I have been on sick leave for nearly 10 months due to initially stress and anxiety and then a cancer diagnosis. I have now finished treatment and am due to return to work soon. My employer has been in contact with me twice whilst I’ve been off to see how I am. Before going off I was part of a job share. However for the last 12 months of my employment my colleague had gone off on maternity leave and I was left to do the job on my own. This led to a mental breakdown and whilst off work due to stress and anxiety came my diagnosis of cancer. Fast forward 11 months and upon my health improving and my date to return to work approaching my boss asked me to attend for a meeting about my return. At this meeting my boss opened the dialogue by saying she is mindful that my job role contributed to my initial stress and that she had to consider this in my returning to work. She said my job share role was no longer available as my job share had been able to manage the job on her own whilst I was off and, therefore, the role could be done in fewer hours and she would be retaining that role. My boss then offered me another role in a completely different sector and for which I would require training. My boss said I should view this as a challenge! I wasn’t looking for a challenge and said I did not want to do the alternative role in case it might be detrimental to my health. I feel that there may have been preferential treatment given to my job share. My boss says this is not the case. She said she would have to rethink things. I have little doubt that she will come back with a more favourable job role. However, I personally now feel it is unfair my colleague has been automatically chosen as the one to retain the role. Even if she presented me with an alternative suitable role I feel I could not accept on the basis of how she has made me feel and the way in which this has been dealt with. Also the thought of returning to work doing something completely different and my colleagues asking ‘why’ leads me to feel utterly embarrassed. Do I have any grounds for any kind of action? I now feel immense stress, worry and anxiety waiting for her to get back to me.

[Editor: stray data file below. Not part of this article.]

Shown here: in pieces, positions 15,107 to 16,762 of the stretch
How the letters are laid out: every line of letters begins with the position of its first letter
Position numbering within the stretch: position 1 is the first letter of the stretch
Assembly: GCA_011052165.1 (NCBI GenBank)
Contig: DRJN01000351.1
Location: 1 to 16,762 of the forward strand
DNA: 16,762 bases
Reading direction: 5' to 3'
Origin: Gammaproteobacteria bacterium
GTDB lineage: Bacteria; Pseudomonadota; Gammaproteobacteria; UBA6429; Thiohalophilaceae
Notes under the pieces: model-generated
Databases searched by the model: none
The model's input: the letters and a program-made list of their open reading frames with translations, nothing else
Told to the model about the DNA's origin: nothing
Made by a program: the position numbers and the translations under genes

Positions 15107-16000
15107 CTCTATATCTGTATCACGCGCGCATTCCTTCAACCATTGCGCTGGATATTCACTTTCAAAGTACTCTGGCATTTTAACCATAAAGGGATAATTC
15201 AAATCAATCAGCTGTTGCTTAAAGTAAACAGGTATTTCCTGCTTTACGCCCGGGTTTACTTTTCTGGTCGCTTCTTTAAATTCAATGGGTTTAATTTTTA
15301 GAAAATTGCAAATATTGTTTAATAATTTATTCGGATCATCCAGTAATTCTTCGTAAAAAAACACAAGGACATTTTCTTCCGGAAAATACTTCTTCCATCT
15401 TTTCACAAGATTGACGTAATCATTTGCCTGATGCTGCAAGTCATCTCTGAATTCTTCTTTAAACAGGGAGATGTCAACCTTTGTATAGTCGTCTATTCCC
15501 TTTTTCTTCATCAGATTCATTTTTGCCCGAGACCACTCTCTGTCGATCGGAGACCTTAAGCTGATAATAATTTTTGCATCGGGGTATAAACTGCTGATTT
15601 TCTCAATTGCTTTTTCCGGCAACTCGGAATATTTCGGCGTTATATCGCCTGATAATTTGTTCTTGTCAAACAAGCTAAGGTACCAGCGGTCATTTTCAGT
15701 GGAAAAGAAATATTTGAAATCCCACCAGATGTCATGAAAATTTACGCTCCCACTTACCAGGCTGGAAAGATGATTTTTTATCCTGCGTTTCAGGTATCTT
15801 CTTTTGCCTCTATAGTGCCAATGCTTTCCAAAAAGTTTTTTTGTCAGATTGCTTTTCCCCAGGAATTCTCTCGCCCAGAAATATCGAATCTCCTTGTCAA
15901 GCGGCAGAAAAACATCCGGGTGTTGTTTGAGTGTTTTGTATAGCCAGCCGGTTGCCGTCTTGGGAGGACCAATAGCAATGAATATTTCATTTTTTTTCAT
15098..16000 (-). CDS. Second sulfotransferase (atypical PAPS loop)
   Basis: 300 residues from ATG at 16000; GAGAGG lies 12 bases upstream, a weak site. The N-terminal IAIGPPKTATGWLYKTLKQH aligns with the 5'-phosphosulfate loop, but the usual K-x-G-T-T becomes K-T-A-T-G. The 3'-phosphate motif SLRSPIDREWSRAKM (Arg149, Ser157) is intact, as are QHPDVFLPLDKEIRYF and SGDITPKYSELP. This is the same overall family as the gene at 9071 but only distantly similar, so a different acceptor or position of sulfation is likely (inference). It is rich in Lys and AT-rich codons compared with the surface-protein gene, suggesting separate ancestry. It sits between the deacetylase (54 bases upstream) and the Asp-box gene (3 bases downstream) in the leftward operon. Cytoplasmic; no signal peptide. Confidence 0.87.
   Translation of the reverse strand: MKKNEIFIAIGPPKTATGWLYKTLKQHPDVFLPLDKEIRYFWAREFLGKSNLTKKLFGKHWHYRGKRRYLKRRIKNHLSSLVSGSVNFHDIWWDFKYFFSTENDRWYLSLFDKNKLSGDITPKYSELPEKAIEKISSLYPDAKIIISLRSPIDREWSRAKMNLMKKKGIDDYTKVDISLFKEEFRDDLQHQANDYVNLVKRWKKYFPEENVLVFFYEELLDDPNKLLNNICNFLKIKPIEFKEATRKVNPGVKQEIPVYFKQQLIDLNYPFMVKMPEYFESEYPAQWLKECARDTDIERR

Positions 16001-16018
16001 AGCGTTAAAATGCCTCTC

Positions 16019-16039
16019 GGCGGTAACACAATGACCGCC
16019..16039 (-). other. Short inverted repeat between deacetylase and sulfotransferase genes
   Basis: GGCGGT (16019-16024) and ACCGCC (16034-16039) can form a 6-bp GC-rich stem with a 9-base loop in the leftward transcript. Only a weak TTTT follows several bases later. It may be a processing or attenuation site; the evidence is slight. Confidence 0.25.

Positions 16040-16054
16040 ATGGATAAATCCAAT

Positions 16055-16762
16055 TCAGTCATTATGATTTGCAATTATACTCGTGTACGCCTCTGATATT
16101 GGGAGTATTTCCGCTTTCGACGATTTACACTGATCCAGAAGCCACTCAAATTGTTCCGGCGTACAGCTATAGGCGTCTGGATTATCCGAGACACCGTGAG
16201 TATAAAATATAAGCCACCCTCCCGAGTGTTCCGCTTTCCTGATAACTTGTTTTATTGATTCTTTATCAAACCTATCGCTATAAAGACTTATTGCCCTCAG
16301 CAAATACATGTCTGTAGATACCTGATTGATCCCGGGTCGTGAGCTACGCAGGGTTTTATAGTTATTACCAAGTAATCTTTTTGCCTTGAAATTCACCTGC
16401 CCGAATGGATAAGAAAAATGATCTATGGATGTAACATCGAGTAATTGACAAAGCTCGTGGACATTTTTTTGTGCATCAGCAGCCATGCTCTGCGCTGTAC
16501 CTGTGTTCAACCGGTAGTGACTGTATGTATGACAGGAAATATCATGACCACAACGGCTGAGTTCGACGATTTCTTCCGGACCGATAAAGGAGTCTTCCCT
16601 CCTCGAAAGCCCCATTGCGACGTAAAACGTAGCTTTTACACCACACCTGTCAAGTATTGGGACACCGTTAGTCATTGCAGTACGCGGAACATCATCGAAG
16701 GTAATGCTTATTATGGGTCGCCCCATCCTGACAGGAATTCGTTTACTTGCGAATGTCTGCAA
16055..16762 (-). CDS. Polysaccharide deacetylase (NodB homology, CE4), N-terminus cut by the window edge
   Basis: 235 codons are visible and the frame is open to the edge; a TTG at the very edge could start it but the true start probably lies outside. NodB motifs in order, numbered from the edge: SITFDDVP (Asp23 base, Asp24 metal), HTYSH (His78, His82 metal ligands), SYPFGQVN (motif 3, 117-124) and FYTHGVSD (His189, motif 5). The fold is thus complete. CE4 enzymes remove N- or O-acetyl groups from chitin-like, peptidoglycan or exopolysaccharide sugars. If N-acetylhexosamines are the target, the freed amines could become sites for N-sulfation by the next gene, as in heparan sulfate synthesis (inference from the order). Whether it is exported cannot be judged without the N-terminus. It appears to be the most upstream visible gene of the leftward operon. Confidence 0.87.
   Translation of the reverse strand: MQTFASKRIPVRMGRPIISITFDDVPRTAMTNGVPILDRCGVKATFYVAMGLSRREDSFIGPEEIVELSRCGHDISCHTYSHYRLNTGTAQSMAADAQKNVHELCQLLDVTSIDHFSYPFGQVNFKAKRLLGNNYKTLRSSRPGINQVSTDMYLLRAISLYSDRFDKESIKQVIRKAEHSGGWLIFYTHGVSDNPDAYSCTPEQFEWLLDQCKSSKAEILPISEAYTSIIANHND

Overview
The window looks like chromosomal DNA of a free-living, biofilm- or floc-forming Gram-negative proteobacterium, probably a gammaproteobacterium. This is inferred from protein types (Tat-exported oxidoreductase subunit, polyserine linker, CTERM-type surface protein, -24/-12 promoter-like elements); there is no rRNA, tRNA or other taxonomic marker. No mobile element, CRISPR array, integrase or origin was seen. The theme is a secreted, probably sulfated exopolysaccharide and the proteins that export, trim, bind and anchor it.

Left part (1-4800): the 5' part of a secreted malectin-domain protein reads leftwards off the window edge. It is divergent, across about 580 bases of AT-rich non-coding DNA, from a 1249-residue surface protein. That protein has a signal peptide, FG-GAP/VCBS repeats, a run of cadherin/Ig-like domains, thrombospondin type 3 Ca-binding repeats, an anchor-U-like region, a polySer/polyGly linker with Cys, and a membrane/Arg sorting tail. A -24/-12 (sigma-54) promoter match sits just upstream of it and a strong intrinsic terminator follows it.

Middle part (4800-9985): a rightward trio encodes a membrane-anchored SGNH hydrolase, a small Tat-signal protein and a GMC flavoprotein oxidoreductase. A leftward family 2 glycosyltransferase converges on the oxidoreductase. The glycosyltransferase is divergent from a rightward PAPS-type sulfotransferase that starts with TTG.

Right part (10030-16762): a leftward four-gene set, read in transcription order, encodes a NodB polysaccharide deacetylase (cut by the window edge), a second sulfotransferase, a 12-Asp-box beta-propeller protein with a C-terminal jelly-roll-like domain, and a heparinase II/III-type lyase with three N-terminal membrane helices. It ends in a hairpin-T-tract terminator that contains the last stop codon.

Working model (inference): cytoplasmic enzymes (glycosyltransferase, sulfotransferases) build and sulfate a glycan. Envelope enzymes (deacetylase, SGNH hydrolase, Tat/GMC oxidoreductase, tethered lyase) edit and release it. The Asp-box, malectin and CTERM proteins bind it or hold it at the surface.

I am sorry to hear you have been through a difficult time recently, and your employer’s comments have certainly not been as compassionate or supportive as I would expect.
It appears you may have a personal injury claim against the organisation on the basis that your breakdown may have been caused by the excessive amount of work that you were required to do by your employer. However, there are many other factors to consider and this is not my field of expertise, so I would suggest that you consider speaking to a solicitor who deals with such matters.
In respect of employment law, if you do not wish to return to work you may have claims for constructive dismissal and/or disability discrimination.
Constructive dismissal occurs when the employer has fundamentally breached the employment contract and the trust and confidence between you and them, and you resign in response. The breach can occur either as one significant action or omission taken by the employer, or by a series of acts followed by a “final straw” act. In summary, constructive dismissal is where your employer has behaved so unreasonably towards you that you could not be expected to put up with it.
You have given many examples of unreasonable conduct on the part of your employer, which would certainly support a constructive dismissal claim. These include the company’s requirement that you perform a significant and excessive workload without adequate support, eliminating your role whilst you were on sick leave, failing to consult with you, failing to give you the chance to do the remaining job and instead giving it to your colleague, and offering you an unsuitable role. In order to bring a claim of constructive dismissal you would first need to resign.
It also appears that your employer’s actions since you went off on sickness absence have been connected to your ill health. Under the Equality Act 2010, cancer is a disability for legal purposes which gives you certain protections under employment law including the right not to be treated less favourably because of your disability or for something which arises out of it (e.g. sickness absence). If, as it appears, the only reason your duties were taken on by your colleague, and your role removed and you were not given the chance to do the job is because you were absent due to the disability, then this may give rise to a claim of disability discrimination
I understand you are considering your options about how to proceed. One option is to resign and claim constructive dismissal and disability discrimination. However, before doing so, I suggest you take more detailed advice from a solicitor where all the facts and circumstances can be looked at further, and you will be better placed to take a fully informed decision.
If you would rather not resign at this point, as an alternative, you could raise a formal grievance regarding potential constructive dismissal and disability discrimination. Your grievance could also include your belief that your role has been made redundant, that the company has failed to follow a fair and lawful redundancy process, has unfairly selected you and not given you the chance to be considered for the remaining role and not offered you a redundancy payment.
You could use the grievance process as an opportunity to negotiate an amicable exit package, via a settlement agreement, with the company which could include compensation for discrimination and loss of your employment.